Friday, September 6, 2013

A Voice from the Past - Irenaeus

A sound mind, and one which does not expose its possessor to danger, and is devoted to piety and the love of truth, will eagerly meditate upon those things which God has placed within the power of mankind, and has subjected to our knowledge, and will make advancement in [acquaintance with] them, rendering the knowledge of them easy to him by means of daily study. These things are such as fall [plainly] under our observation, and are clearly and unambiguously in express terms set forth in the Sacred Scriptures. And therefore the parables ought not to be adapted to ambiguous expressions. For, if this be not done, both he who explains them will do so without danger, and the parables will receive a like interpretation from all, and the body of truth remains entire, with a harmonious adaptation of its members, and without any collision [of its several parts]. But to apply expressions which are not clear or evident to interpretations of the parables, such as every one discovers for himself as inclination leads him, [is absurd.] For in this way no one will possess the rule of truth; but in accordance with the number of persons who explain the parables will be found the various systems of truth, in mutual opposition to each other, and setting forth antagonistic doctrines, like the questions current among the Gentile philosophers.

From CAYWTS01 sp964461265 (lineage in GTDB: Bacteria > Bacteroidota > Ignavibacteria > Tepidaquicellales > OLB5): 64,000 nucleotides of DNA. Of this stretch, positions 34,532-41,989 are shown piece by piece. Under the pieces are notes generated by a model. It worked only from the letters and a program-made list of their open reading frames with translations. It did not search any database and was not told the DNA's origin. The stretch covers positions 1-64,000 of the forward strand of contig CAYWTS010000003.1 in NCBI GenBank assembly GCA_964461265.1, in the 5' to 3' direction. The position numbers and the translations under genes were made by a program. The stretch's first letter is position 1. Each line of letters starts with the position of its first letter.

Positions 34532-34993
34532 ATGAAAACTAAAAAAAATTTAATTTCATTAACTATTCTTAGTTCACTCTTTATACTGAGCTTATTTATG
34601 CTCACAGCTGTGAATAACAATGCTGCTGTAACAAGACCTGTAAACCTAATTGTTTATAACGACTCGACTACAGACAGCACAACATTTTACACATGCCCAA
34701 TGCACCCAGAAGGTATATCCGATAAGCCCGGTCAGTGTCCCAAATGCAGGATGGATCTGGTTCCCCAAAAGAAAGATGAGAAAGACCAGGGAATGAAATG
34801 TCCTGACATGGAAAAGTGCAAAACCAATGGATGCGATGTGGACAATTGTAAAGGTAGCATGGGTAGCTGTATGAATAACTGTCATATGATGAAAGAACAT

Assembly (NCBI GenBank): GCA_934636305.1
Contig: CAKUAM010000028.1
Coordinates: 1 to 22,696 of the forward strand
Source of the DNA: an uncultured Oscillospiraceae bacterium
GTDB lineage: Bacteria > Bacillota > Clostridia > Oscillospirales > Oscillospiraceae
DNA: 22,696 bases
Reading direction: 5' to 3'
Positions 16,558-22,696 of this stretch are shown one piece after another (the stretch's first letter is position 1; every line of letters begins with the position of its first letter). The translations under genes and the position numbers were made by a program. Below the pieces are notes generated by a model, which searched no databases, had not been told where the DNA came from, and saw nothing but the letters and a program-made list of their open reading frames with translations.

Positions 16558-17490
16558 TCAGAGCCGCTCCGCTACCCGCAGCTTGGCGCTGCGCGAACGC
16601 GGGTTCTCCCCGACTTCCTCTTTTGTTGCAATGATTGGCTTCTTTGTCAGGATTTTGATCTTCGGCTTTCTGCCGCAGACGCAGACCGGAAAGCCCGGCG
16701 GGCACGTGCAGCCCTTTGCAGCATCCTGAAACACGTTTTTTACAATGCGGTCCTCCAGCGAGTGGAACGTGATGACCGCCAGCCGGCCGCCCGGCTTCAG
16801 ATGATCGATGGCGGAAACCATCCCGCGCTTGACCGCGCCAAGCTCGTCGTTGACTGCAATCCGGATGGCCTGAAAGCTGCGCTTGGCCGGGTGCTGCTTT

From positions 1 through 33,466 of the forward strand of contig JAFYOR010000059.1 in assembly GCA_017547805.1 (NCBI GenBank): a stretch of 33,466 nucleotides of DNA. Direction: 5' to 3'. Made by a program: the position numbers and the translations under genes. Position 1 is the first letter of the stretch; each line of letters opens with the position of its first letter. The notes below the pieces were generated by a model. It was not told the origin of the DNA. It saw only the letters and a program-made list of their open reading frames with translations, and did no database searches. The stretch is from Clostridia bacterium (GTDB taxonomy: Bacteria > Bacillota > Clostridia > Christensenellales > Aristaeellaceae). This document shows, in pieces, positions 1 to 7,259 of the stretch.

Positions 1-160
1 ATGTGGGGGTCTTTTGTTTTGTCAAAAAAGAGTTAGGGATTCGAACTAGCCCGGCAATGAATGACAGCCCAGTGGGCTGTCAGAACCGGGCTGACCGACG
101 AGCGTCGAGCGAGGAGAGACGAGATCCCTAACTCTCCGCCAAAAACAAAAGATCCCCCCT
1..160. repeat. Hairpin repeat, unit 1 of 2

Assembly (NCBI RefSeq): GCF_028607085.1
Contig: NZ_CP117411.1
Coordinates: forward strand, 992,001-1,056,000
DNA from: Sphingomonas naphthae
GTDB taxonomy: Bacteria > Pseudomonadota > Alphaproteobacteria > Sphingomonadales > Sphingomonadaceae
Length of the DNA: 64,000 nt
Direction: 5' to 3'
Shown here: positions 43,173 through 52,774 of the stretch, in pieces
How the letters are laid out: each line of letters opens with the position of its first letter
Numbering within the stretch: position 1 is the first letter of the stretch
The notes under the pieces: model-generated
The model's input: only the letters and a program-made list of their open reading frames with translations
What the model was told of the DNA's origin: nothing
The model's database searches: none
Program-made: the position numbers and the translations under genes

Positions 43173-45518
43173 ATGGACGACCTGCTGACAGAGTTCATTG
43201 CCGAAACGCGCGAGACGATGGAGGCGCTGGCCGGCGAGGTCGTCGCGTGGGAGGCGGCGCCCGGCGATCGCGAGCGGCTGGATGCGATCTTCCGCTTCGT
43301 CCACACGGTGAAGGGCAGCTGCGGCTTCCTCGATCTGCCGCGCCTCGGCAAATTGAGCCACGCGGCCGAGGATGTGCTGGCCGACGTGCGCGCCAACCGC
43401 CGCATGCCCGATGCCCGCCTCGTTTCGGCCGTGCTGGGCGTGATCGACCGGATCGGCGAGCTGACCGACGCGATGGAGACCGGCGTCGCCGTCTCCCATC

Irenaeus, Against Heresies, Book II, Chapter XXVII, 1 (Apostolic Fathers with Justin Martyr and Irenaeus, Philip Schaff, Wm B, Eerdmans Publishing, 2001, p. 572)

Is there a danger of reading into the Biblical parables our own preconceived notions? How can we avoid this?

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